7. No More Words
Though it was true that the Haradrim army was not as large as it had once been, they still fought as ferociously as ever, doing their utmost to beat back and destroy the Northerners - a task made easier due to the loss of Faramir's military knowledge.
Battle raged unceasing for three days and many fell on both sides. Bodies littered the ground, their blood soaking into the earth, the sun glinting off the grim-dulled armour. Carrion birds circled overhead, cackling and cawing to one another as they searched for an opening in the melee.
As the fourth day dawned with neither side having gained a significant advantage over the other, Northerners and Southerners picked up their swords again and prepared to defend and attack. This time, however, there was a tension in the air, a sense of expectation that had not previously been felt.
Warily, the Northerners gazed upon their enemy and in the light of morning saw that on a mound in the midst of the Haradrim was a man on a great black horse, with a ring of guards was around him. Tall he was, and robed in scarlet, black, and gold; he wore no armour that they could see. His swarthy face was scarred and cruel, and he held his head high. The guards around him seemed to hold him in fear and awe, so stiffly they stood at attention, not daring to look upon his face.
This, then, the Northerners whispered, is he who is the cause of our troubles.
The presence of their leader seemed to fuel the Haradrim with new ferocity, and the Northerners strove hard to meet them. About midday, the man in scarlet gave a cry and drove his horse into the battle, laughing wildly. A vivid figure, he was never out of sight. Then, as twilight was beginning to fall, a great wailing cry full of rage filled the air.
The Haradrim faltered, looking about in confusion; nowhere could they see the man in scarlet. Another voice rose, screaming words in the Southern tongue, and the battle suddenly became a rout. No longer united under their leader, their sense of purpose vanished and with it the driving bloodlust. Leaderless they became rival tribes once more.
Sensing that victory was near at hand, the soldiers of Rohan and Gondor renewed their efforts and soon the Haradrim were fleeing back to their lands, trampling the bodies of the fallen.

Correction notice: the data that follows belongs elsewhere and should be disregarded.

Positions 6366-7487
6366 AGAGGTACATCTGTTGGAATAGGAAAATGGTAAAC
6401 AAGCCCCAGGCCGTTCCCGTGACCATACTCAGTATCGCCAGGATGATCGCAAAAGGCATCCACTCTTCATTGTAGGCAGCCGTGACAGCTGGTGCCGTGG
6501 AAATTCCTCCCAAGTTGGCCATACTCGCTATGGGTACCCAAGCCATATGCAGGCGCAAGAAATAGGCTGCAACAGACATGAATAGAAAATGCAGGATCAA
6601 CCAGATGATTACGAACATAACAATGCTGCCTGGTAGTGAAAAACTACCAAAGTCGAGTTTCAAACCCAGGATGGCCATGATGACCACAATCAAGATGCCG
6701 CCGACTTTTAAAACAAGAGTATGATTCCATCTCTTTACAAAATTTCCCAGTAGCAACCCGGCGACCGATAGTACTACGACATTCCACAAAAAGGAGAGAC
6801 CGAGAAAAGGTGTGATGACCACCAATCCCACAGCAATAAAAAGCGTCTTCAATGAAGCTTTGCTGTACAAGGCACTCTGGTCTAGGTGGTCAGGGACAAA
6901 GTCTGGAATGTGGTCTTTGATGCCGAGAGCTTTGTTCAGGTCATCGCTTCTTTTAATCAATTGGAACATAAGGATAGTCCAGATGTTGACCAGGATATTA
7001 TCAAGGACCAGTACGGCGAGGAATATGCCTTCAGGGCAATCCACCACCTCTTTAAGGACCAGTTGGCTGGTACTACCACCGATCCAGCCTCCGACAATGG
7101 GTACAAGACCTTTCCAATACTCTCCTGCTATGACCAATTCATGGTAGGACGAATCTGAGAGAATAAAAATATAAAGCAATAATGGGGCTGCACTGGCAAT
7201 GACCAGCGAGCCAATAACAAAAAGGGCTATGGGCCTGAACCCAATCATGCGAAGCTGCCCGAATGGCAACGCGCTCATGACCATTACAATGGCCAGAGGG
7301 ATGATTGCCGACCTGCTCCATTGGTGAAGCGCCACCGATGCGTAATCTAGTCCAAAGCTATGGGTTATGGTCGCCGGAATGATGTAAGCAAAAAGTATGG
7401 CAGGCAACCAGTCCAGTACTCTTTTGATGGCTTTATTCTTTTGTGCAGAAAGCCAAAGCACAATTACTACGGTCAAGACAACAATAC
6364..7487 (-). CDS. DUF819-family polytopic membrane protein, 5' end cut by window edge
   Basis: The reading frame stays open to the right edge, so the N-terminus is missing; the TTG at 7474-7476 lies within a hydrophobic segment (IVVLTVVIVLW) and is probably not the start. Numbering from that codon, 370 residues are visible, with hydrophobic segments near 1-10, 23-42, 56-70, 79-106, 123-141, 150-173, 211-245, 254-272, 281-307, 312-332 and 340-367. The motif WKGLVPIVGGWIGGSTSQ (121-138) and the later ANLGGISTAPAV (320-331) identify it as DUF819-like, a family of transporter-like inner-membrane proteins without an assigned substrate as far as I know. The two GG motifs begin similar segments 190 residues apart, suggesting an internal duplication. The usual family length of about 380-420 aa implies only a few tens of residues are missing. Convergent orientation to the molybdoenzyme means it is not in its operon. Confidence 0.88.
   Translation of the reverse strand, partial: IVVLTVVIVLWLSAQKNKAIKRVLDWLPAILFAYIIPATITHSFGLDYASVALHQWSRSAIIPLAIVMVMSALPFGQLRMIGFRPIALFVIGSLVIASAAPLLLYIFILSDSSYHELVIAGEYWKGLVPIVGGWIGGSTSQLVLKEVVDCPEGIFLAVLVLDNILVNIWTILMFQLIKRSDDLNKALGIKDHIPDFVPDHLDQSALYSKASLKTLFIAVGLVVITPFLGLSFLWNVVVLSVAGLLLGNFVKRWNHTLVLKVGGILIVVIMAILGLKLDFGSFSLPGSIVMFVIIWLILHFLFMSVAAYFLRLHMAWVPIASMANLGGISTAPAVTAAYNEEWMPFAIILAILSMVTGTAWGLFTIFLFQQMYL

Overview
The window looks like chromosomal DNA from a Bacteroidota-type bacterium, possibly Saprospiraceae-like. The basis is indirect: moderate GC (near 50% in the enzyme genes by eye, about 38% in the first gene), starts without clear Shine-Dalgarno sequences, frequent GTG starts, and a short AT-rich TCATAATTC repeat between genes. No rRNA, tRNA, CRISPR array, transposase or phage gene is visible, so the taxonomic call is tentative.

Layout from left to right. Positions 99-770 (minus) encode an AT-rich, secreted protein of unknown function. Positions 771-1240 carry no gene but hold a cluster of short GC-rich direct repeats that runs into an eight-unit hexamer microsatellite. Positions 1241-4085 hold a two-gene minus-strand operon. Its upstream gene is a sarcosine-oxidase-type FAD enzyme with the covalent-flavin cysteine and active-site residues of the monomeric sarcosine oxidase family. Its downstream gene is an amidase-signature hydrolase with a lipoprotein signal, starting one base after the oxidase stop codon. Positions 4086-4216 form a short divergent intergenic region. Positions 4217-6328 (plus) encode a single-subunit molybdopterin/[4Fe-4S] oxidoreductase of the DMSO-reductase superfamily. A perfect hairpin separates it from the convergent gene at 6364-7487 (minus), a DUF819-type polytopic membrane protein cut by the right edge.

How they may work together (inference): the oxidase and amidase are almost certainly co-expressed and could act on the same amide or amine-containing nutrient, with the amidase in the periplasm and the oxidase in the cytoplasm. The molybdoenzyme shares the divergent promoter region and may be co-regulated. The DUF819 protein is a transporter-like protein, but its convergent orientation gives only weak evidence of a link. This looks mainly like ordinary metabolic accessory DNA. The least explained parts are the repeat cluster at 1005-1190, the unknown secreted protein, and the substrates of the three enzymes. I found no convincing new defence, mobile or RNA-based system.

Wearily, Aragorn surveyed the carnage, watching his men as they picked their way through the body-strewn field, searching for those who still lived. The soft shades of early evening now filled the sky, hiding the worst of it - but he knew what they would see when morning came again. In the interim, it was imperative to find the survivors before night fell and hid them.
Wiping a hand across his forehead, he knelt to clean his sword on the grass -
A scream of anguish cut through the air and he stopped in mid-motion, his head snapping up in time to see Éomer tearing across the field.
Éomer screamed again and fell to his knees, lifting up a body and cradling it close to his chest. Bright hair spilled over his arm and even from this distance Aragorn could see the tears coursing down Éomer's face.
No. It cannot be.
Sheathing his sword he leapt to his feet and began to run. Drawing close, he saw what he had feared: Éowyn, dead and covered in blood and grime, lying in her brother's arms.
Beside the place where she had fallen lay the bodies of the great black horse, neck broken from the fall, and his scarlet rider, Éowyn's sword thrust through his chest.
This is a work of fan fiction, written because the author has an abiding love for the works of J R R Tolkien. The characters, settings, places, and languages used in this work are the property of the Tolkien Estate, Tolkien Enterprises, and possibly New Line Cinema, except for certain original characters who belong to the author of the said work. The author will not receive any money or other remuneration for presenting the work on this archive site. The work is the intellectual property of the author, is available solely for the enjoyment of Henneth Annûn Story Archive readers, and may not be copied or redistributed by any means without the explicit written consent of the author.